Scenario 2: What if the stock market recovers?
Suppose the stock market doesn’t drop any further, but instead resumes the advance of the beginning of the year? How would the value of the portfolio develop? Basically, the short call strike price is the “cap” or maximum profit level for a collared position. If the index is at 4,400 on expiration, the underlying equity portfolio has risen from US$400,000 (index 4,000) to US$440,000 (index 4,400). A gross profit of US$40,000. Taking into account the collar cost of US$8,500, a net profit of US$31,500 remains in this situation. That's 7.71% (31,500/408,500). Not bad for a strategy set up primarily to reduce risk. To be clear: even if the S&P 500 is at 4,600 or 5,000 points, the maximum result remains US$31,500 (7.71%). In this situation, do take into account cash settlement of the short call.
Good to know: if the rise of the S&P 500 occurs gradually over time, the maximum result only comes into view towards the maturity date of the options.
Scenario 3: What if the market moves sideways?
Suppose the S&P 500 floats around aimlessly near 4,000, what does this mean for the overall portfolio? In this scenario, the $8,500 collar net premium cost will slowly decline in value as it loses time value and expires worthless at expiration. This $8,500 is therefore the maximum loss in this scenario, or 2.08% (8,500/408,500).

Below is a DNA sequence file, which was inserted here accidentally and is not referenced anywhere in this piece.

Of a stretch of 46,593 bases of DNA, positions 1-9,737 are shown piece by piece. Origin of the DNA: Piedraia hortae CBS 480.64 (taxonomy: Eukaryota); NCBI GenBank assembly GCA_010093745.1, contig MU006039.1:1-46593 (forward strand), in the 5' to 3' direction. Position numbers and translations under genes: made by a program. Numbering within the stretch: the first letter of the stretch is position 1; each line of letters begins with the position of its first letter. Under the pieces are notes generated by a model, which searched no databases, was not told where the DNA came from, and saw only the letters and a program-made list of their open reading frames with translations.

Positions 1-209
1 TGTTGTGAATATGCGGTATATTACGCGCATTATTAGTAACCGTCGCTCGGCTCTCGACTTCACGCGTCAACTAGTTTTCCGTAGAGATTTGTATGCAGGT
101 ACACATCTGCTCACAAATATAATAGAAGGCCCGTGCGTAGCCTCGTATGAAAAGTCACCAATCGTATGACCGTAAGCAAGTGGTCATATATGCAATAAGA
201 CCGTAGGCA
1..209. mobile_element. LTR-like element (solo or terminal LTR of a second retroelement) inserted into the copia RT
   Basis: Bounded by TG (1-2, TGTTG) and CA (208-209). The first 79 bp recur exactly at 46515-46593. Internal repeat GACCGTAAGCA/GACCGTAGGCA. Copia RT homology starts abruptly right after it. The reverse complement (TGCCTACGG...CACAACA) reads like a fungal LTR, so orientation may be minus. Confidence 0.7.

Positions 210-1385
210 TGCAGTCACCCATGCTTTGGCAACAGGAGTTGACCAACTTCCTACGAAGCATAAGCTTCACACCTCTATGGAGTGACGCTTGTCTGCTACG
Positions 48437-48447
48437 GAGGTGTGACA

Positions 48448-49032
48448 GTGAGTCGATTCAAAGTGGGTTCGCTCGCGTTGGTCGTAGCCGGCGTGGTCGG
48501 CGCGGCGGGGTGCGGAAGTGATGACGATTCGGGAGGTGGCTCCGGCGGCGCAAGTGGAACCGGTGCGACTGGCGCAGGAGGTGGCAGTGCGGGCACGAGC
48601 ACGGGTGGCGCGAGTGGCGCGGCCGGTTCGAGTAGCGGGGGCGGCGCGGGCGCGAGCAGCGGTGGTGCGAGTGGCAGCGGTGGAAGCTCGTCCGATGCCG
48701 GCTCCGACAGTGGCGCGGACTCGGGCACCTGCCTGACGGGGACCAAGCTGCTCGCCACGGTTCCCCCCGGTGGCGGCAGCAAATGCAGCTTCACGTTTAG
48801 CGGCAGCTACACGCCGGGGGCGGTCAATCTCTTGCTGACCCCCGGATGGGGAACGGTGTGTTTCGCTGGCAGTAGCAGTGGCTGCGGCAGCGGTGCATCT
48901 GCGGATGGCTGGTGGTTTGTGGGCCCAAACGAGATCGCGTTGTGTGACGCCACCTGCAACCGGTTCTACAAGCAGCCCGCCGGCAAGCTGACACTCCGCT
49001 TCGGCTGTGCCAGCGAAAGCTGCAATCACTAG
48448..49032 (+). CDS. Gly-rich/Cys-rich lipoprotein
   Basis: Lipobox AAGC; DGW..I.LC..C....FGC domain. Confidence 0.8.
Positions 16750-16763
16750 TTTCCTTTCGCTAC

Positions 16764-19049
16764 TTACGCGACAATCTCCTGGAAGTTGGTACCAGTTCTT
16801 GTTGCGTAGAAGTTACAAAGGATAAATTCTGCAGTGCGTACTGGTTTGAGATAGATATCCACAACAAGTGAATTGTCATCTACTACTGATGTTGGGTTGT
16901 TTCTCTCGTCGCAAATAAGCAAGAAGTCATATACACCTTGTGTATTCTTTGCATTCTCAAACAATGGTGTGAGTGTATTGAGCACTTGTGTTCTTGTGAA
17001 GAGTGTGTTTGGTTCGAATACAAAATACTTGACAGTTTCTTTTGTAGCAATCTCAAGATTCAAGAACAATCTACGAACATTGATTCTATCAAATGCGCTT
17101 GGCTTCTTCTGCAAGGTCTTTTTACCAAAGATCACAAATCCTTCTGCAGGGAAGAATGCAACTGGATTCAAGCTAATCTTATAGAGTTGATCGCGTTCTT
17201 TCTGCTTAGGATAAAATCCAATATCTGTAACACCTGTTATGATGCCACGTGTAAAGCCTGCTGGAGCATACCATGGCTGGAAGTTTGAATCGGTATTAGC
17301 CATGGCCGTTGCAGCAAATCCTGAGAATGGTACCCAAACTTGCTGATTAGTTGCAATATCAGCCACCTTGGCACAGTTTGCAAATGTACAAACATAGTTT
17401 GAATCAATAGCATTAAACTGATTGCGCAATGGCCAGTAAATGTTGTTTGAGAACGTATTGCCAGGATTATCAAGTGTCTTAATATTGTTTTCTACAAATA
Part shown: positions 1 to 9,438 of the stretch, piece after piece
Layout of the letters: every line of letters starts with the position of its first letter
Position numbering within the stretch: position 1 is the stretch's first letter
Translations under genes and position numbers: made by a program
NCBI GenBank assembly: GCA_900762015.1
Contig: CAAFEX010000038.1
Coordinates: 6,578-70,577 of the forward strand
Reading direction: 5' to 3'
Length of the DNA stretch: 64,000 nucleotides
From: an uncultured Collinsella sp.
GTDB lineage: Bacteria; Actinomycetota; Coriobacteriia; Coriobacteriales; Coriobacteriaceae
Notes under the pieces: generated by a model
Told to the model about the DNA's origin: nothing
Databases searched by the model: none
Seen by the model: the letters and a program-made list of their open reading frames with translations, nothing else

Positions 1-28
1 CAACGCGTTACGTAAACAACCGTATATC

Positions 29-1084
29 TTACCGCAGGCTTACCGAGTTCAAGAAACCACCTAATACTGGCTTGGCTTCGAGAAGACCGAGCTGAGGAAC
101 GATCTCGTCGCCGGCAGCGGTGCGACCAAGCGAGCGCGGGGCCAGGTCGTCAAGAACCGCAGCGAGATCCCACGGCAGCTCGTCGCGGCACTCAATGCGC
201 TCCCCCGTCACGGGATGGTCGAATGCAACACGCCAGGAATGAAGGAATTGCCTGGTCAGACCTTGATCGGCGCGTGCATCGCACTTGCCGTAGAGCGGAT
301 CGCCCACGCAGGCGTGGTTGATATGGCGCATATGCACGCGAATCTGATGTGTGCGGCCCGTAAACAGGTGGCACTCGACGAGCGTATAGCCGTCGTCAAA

Time decay is a gradual process. For this example, let’s simulate what our collar with the same strike prices looks like three months down the road by looking at options for the same collar that expires in June rather than September.
The value of the put would go from $145 to approximately $95. So the put loses $50 (US$5000) in three months. And the 4,400 call price drops from almost $60 to about $20. Since you initially sold the call, this means a profit of $40 ($4,000). In total, the collar will cost you an estimated $1,000 in three months. Of course, the actual result may differ somewhat.
What else? Should the index move sideways for three months, but you still don’t trust the markets, you can choose to close the 'September collar' and take your loss of about $1,000. You can then set up a new collar. For example, again a long put 3,850 and a short call 4,400 but extend the maturity until December 2023.
The collar in a nutshell
A collar allows you to build in a certain amount of protection. It is not a construction for pursuing high returns. It is a safety belt for the underlying portfolio while maintaining some upside potential if the underlying instrument rises.
Of course, there are any number of variants of this approach. Depending on your risk profile, you can vary the strategy, for example, considering puts that are farther out of the money, calls that are closer to the money (which makes the collar cheaper, but limits profit potential), selling the legs of the collar at different times depending on what the underlying is doing, or even using call and put legs with different maturities. Options offer a huge range of, well, interesting options for the investor.